Mark Twain drafted a dramatization of Tom Sawyer, though the play never received the same critical attention as his novel.
Even Beethoven had to make drafts and revisions. His draft of the Emperor Concerto script shows signs be being written quickly, and then adjusted just as quickly.
Some writing is so familiar, it seems strange that it was ever written, edited, or revised. However, from this draft of the US Declaration of Independence, we see that Thomas Jefferson originally wrote “we hold these truths to be sacred and undeniable” but later changed it to “we hold these truths to be self evident.”
All of these examples show that writing is a process and, no matter your level of expertise, drafting can be difficult and, at times, somewhat ungainly. They also show that drafting is personal, authors working in a way that best suits their needs and the demands of the content. Ultimately, taking time to draft is not only unavoidable, it’s the task of writing itself.
(for KDHX) I suspect that there are lots of things that the average person doesn’t know about Peter, Paul, and Mary. We think of them, if we think of them at all, as earnest and goofy, perhaps due to the persona of the most visible of the three these days, Peter Yarrow. On stage he can raise cringes due to a sincerity that is so arch it begins to backfire on itself, much like a car salesman’s statements of great mileage. And, fairly or unfairly, the media has never let us forget that he is a convicted sex offender.
More generally, the trio was formed in the same way that the Monkeys were, by an agent who sought to build an act to promote into a market that was ripe for it. All three—Noel Stookey, Mary Travers, Peter Yarrow—were part of the Greenwich Village folk scene in the late 50s, though Albert Grossman was drawn to them specifically because each remained virtually unknown. The market he was aiming at was the one that the Kingston Trio was monopolizing—a national, young audience of people who wanted to get on a bandwagon. Grossman wanted to supply them the boost. The songs were smart, modern for the most part, and he chose Travers for her sex appeal.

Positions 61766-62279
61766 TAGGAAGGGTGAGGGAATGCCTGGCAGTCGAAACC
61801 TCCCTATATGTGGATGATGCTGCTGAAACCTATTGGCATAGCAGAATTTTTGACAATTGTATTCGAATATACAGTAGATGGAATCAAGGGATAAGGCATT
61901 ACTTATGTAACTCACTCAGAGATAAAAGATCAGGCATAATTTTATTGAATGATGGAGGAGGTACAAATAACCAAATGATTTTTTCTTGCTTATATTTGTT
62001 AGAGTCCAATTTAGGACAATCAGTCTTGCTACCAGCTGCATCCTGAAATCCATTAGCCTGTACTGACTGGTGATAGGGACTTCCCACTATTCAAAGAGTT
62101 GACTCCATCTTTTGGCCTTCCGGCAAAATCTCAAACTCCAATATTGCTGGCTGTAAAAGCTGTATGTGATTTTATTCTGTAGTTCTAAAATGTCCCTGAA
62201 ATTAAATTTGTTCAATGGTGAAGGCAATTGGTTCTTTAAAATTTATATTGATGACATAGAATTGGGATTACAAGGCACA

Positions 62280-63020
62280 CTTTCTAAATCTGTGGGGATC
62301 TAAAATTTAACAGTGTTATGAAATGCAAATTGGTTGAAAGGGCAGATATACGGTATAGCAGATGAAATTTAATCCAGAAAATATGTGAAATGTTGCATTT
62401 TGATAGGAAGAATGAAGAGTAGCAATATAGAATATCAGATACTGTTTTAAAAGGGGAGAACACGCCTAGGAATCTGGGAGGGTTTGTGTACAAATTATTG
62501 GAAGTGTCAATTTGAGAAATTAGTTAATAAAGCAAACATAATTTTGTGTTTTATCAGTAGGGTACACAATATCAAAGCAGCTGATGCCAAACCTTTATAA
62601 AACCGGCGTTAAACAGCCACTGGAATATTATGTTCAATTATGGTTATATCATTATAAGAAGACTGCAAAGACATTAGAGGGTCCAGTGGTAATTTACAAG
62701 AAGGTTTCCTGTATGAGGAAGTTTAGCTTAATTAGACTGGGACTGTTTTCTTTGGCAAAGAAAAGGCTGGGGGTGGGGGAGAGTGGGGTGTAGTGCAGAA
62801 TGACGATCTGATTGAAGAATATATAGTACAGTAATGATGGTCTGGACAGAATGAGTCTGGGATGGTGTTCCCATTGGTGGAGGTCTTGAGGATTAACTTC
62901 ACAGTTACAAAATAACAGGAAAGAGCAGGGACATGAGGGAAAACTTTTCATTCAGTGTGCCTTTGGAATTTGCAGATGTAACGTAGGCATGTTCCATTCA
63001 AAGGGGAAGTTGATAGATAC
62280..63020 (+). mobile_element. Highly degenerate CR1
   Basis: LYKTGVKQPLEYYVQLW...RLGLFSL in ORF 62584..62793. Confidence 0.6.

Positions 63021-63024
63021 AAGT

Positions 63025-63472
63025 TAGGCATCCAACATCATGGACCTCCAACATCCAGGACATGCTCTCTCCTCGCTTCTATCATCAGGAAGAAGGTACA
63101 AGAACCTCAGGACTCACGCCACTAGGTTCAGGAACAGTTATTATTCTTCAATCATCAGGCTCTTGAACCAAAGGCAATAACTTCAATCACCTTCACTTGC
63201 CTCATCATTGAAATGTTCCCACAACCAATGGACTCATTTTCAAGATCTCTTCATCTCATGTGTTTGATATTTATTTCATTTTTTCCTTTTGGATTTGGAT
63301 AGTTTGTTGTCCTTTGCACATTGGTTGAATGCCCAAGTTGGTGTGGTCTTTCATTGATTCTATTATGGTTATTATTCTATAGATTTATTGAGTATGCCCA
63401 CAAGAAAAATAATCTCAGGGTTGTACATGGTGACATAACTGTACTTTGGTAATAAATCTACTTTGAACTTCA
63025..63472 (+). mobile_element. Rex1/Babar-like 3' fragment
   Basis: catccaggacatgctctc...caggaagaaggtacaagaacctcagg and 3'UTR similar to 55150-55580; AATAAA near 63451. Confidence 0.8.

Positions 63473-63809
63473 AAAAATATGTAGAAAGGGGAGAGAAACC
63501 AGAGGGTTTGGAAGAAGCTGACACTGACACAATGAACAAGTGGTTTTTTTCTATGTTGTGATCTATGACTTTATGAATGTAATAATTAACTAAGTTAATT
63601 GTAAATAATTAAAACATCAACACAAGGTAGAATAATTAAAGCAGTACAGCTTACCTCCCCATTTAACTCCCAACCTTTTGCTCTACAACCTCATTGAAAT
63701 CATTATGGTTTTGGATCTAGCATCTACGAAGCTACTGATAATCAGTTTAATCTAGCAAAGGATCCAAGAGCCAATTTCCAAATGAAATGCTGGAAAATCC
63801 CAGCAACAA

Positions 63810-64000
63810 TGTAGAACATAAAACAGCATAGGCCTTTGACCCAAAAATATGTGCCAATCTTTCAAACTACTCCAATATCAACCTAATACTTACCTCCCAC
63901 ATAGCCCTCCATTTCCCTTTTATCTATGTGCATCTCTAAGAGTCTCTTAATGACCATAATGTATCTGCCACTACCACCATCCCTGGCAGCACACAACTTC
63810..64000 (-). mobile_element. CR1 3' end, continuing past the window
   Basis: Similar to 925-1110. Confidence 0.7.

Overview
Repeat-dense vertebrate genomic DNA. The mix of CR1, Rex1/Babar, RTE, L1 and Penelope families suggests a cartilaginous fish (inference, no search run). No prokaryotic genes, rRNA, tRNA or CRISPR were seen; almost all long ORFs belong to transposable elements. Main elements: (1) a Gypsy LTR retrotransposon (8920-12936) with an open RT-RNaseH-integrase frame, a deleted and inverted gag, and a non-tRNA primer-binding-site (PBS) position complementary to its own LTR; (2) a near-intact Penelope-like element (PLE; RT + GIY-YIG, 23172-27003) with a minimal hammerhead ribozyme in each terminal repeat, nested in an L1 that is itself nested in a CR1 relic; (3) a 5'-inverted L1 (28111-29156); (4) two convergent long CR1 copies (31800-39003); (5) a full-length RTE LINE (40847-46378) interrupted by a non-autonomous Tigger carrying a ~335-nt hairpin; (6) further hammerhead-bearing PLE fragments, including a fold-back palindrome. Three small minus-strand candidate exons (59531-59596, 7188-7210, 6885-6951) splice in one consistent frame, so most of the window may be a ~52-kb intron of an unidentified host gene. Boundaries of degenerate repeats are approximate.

Curiously, he asked Dave Van Ronk to be the third to Yarrow and Travers, though he declined. “I would have stood out like sore thumb,” Van Ronk admitted, rightly, in his fantastic autobiography, The Mayor of MacDougal Street. Of course Noel got the nod, at which point the three went into seclusion for seven months, working up a repertoire relying heavily on Milt Okun arrangements. Then they played the Bitter End in Greenwich Village as if they were just three kids walking by with some songs to sing. The first album shows them there, with their names chalked on the brick wall behind them.
Grossman, of course, was in the business of making money, not music, something he had a decided knack for. The formula came first, then the band, though that was not generally known at the time, as it would have appeared crass. But, if we are being honest about Peter, Paul and Mary, we have to also admit that it worked. There is a skill there, and a delivery, that was seminal then and remains impressive and effective today. They weren’t great guitar players, but together, the whole far exceeded the sum of the parts. Vocally, it was a beautiful mix, with Mary’s voice seeking the low register while, elsewhere, women folkies were seeking the stratosphere. Mary flipped her hair, threw her head back, and belted it out. Love it.
Of course, we can’t think of them today in the same way as audiences would have then. Not with the intervening years, the children’s material, the campfire scenes, the PBS specials, Stookey’s monologues, Yarrow’s colonoscopy song. They are the model for the Folksmen in “The Mighty Wind”—Michael McKean recalled that during a festival at UCLA “Paul Stookey of Peter, Paul & Mary looked at us and muttered, ‘Too close, too close.’” It’s true that the Folksmen didn’t have to do much to send up Peter, Paul and Mary, with them doing such a great job at it themselves. If at first they were sexy, as the decades moved on, they became Muppets.
Part of the reason that we perhaps view them harshly—and why the Folksmen can be so funny—is that we typically don’t look to kind people for inspiration or entertainment. As Peter Yarrow said in an interview, we look to people like “Paris Hilton, who take pleasure in their disfunctionality, or Donald Trump who takes pleasure in being a bully.” We doubt kindness, which is one of the reasons why the media loves to remind us of that 1970 Peter Yarrow conviction. We live in a cynical age, and Peter Paul and Mary, throughout their careers, simply refused to. The liner notes to their first release praises the songs as “strong with the perfume of sincerity.” That’s funny. But it’s true. They are. That’s one of the reasons they are powerful.